Should we be worried about Netflix’s Last Airbender reboot?

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Netflix announced via Twitter last week that the fan-favorite animated show Avatar: The Last Airbender was receiving a live-action reboot. The announcement comes more than 13 years after the original release of the television show, and only eight years after the release of the critically panned M. Night Shyamalan live-action film.

The show follows a young “airbender” named Aang who, with the help of his friends Katara and Sokka, attempts to use bending to end war with the Fire Nation.

Between Netflix’s recent foray into terrible adaptations (yes, I’m looking at you, Death Note) and the recent memory of Shyamalan’s disastrous live-action attempt, some fans are worried that this will be another adaptation destined for failure. The good news is that Avatar creators Bryan Konietzko and Michael Dante DiMartino will be returning to head the show.

Some of Netflix’s most well-received adaptations have come from shows where creators have been directly involved. A good example is A Series of Unfortunate Events, which author Daniel Handler helped to produce. Giving creators more control allows for a retelling that stays truer to the source material.

“We can’t wait to realize Aang’s world as cinematically as we always imagined it to be, and with a culturally appropriate, non-whitewashed cast,” DiMartino and Konietzko wrote in a statement released on their official Facebook page. “It’s a once-in-a-lifetime chance to build upon everyone’s great work on the original animated series and go even deeper into the characters, story, action, and world-building. Netflix is wholly dedicated to manifesting our vision for this retelling, and we’re incredibly grateful to be partnering with them.”

White-washing has been a major problem in Hollywood lately. Just last year the big-budget, anime-adapted Ghost in the Shell starred a Caucasian Scarlett Johansson. To hear the creators blatantly and clearly address that issue so quickly is reassuring that this franchise has been put in the right hands.

Creators Bryan Konietzko and Michael DiMartino want to build on the animated series' world with a "culturally appropriate" cast.

(Concept art by John Staub, released by Netflix)

The good news doesn’t end there for fans of the original series, either. Jeremy Zuckerman, who composed the score to the original series, is returning to the Netflix reboot to create a brand-new soundtrack. I won’t count my Sky Bison eggs before they hatch, but judging by the announcements that have come out over the last week, things are looking pretty good for the new series.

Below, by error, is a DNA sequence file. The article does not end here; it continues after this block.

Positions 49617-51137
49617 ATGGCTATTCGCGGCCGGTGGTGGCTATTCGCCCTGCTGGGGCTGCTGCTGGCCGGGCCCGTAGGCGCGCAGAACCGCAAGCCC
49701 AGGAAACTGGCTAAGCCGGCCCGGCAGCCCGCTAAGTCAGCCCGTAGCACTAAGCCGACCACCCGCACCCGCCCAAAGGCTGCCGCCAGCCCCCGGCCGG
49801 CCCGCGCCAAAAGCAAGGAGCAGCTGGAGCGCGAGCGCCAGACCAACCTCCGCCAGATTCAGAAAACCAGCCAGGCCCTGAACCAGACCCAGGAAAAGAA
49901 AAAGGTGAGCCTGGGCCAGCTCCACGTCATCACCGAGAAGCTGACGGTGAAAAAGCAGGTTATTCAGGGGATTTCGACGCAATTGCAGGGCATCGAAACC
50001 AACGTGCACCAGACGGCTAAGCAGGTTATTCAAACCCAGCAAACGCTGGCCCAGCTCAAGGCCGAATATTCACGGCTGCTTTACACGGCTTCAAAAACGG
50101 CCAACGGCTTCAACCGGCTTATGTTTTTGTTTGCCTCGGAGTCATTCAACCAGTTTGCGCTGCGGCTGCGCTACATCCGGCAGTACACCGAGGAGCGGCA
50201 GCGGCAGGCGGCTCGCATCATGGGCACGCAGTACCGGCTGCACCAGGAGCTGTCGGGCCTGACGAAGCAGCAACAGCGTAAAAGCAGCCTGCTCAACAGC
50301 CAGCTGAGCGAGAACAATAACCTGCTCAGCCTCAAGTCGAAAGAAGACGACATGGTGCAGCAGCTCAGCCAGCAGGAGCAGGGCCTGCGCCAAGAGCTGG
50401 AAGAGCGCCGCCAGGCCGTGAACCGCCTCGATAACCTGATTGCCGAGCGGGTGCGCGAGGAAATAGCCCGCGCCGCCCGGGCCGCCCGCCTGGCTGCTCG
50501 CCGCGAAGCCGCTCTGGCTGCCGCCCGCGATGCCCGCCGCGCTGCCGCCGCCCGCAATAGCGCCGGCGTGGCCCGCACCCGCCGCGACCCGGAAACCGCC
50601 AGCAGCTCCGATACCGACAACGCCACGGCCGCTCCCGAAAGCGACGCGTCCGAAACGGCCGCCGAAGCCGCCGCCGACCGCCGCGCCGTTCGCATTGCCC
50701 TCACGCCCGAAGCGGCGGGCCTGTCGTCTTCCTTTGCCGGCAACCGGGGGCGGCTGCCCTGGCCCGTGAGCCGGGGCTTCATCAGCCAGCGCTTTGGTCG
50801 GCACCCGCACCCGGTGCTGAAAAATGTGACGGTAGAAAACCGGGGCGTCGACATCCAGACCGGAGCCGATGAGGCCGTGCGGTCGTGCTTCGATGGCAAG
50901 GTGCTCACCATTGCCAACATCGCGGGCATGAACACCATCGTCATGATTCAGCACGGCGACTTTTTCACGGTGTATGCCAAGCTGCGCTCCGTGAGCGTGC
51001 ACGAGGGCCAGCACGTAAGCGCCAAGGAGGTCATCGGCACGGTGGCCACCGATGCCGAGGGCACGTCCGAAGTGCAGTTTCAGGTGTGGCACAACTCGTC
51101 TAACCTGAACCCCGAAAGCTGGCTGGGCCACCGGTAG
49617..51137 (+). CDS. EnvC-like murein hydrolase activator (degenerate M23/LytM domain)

Not all Avatar fans share my enthusiasm, however. Many internet commenters seem to worry about the announcement referring to this as a “retelling” of the story, but I think this could be a welcome change. The series always hinted at something a little more sinister and violent than what could be shown in a children’s show on Nickelodeon. Now DiMartino and Konietzko have a chance to explore the world they created in a slightly more mature and grown-up setting. Aang’s struggles with war, masculinity, and violence are complex and interesting topics that were at most lightly touched upon in the series, but offer room for character growth.

It is also important to remember that while the animated series ends with the arrival of Sozin’s comet, DiMartino and Konietzko have released six additional Avatar: The Last Airbender graphic novels since the series wrapped up. This means that in additions to the three seasons of the animated series, they have plenty of additional content to pull from should they desire to continue the show out past the original ending.

Like many millennials, Avatar: The Last Airbender was a major part of my childhood and I really don’t want to see Netflix mar this like they have so many other adaptations. However, knowing that the original creators are going to be heading the series gives me a lot of hope, and the announcements already released indicate that it will be crafted in a way that holds true to the original series while taking new liberties at the same time. Really, all I want to see is that poor cabbage salesman lose all his cabbages.

Jake Widdowson

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